Doctors abuse the insured status of the patient by performing unnecessary surgeries and investigations, said N Devadasan of the Institute of Public Health in Bengaluru. Hysterectomy (surgery to remove the uterus) for women under 35 is common. Normally, it is recommended only in special cases.

“People end up staying in the hospital 24 hours for something that can be done in day care to meet the criteria of an insurance policy,” said Malay Nandy, consultant oncologist in Delhi. “It is a waste because a bed could be used by a genuine patient,” Nandy added.

Then, there are third party administrators, or TPAs, to deal with. The TPAs, meant to facilitate cashless treatment and act as middlemen between hospital and the insurance company for claims, were inducted into the system in the mid-1980s. Nandy added that the TPAs usually make it difficult for the hospitals by finding ways of not reimbursing claims. “The TPAs send unnecessary queries. Doctors have to answer them and run after TPAs,” Nandy added.

When it comes to health insurance, the common apprehension among people is they should not be taken for a ride. Sixty one-year-old Praveen Damani from Bilaspur bought a policy from the Oriental Insurance Company Ltd in 2000 and got himself covered for Rs 3,50,000. In August, two months after getting the policy, he developed chest pain and was advised coronary angiography.

The company rejected the claim of Rs 26,747 for the surgery saying the disease had pre-existed. Damani then underwent a bypass surgery in January 2002. This claim was also rejected. But the court ruled in favour of Damani and ordered the insurance company to pay Rs 1,38,691, with interest.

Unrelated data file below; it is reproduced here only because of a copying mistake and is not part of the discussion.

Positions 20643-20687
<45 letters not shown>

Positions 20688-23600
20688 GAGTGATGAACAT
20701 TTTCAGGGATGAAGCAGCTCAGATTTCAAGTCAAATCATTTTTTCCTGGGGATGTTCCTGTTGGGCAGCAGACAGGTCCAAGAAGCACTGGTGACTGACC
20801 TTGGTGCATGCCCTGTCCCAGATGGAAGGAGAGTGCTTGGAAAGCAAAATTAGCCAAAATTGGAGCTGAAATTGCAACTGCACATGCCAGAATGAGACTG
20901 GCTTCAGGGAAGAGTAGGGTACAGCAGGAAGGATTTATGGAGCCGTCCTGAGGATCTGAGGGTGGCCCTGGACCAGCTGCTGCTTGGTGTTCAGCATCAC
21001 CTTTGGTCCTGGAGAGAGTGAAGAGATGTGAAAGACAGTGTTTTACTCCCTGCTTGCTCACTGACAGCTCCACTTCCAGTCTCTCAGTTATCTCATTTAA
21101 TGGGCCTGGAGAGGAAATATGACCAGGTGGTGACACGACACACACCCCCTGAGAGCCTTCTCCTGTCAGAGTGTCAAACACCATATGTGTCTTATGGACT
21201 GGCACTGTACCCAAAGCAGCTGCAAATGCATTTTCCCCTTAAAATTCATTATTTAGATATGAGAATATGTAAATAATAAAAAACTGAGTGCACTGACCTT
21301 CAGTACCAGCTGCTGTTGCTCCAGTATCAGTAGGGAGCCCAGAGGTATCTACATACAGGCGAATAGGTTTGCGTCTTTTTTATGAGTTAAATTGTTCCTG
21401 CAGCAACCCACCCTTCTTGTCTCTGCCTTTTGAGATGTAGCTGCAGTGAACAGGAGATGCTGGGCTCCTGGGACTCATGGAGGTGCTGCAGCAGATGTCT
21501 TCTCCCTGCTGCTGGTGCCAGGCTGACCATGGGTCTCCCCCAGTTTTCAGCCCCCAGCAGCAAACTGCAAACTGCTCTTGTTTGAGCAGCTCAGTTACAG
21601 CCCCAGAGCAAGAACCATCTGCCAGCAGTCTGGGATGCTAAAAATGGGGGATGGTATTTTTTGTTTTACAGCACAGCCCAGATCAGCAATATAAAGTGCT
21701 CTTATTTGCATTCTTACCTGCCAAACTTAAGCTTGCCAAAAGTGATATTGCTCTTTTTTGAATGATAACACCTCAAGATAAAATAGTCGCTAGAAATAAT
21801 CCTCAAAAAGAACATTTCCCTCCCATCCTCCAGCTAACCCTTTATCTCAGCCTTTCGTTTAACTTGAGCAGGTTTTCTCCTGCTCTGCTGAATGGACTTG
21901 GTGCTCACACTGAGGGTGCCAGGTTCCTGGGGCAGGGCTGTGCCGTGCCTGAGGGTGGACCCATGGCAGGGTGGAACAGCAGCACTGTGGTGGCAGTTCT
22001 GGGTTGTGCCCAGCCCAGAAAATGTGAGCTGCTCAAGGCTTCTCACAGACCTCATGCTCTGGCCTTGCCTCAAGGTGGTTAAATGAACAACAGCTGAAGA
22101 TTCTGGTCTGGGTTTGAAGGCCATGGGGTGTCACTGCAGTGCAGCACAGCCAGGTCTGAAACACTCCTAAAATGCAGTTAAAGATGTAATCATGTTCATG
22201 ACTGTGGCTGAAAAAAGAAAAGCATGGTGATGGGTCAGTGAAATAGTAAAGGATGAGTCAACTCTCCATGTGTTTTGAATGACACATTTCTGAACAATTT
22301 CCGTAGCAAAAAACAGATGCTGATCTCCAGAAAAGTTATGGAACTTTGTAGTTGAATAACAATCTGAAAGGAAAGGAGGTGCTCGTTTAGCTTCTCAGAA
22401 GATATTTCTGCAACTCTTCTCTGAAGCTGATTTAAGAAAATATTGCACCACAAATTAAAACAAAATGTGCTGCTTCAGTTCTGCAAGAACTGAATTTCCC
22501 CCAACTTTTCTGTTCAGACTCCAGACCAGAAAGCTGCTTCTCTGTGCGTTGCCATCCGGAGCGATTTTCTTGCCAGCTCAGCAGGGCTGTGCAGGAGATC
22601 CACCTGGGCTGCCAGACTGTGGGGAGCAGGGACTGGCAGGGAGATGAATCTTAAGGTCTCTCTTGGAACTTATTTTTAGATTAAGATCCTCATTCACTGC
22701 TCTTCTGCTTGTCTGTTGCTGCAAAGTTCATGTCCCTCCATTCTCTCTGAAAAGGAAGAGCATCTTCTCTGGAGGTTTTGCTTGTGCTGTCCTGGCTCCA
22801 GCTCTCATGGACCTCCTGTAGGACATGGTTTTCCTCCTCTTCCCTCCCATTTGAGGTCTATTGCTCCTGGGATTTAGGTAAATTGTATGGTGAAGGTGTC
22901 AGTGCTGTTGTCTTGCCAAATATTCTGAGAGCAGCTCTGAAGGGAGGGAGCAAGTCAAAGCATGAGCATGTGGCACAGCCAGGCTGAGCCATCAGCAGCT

The court admonished the company and said it seemed to have entered the contract with the purpose of accepting the premium without the intention of giving any benefit to the insured under the garb of pre-existing disease. That way, the court said, the company would not have to pay any claim as every human being was born to die. Then there are unclear policies.

Health insurance policies last one year. The policies are not portable—a policy buyer has to stick to one insurance company otherwise there is the risk of the person not getting insurance cover under the garb of “pre-existing diseases”. People who have group policies through their employers also need to keep a personal policy, else they might face difficulty in getting one after retirement. It is not easy for the elderly to buy policies without high premium because of several “pre-existing diseases”.

“The most vulnerable are paying more under the insurance system. A retired person pays more premium than a young person even though he has lesser means to pay for them,” said Jesani of Anusandhan Trust in Mumbai. Despite the IRDA, the health insurance industry is unregulated, said Ajay Mahal, associate professor of International Health Economics at Harvard School of Public Health, in a paper published in Economic and Political Weekly in 2002.

Even though IRDA should protect the interests of the policyholders and regulate terms and conditions of the policies offered by insurers, there is no clause for redressal. A consumer can only approach the court. Introducing health insurance where the providers go unregulated and charge on a fee-for-service basis is a recipe for disaster, said Devadasan. The government must put in place a technical body at the Centre and the state, he said. The body should have representatives from the society, doctors, patient groups and insurance industry. This body should also help the government design the health insurance programme for the state and coordinate with other health insurance programmes to minimize duplication and monitor implementation of the programme.

The industry is trying to self-regulate. The FICCI health insurance committee took an initiative to create standard treatment guidelines for major diseases in July this year. The guidelines have been prepared for 21 diseases so far.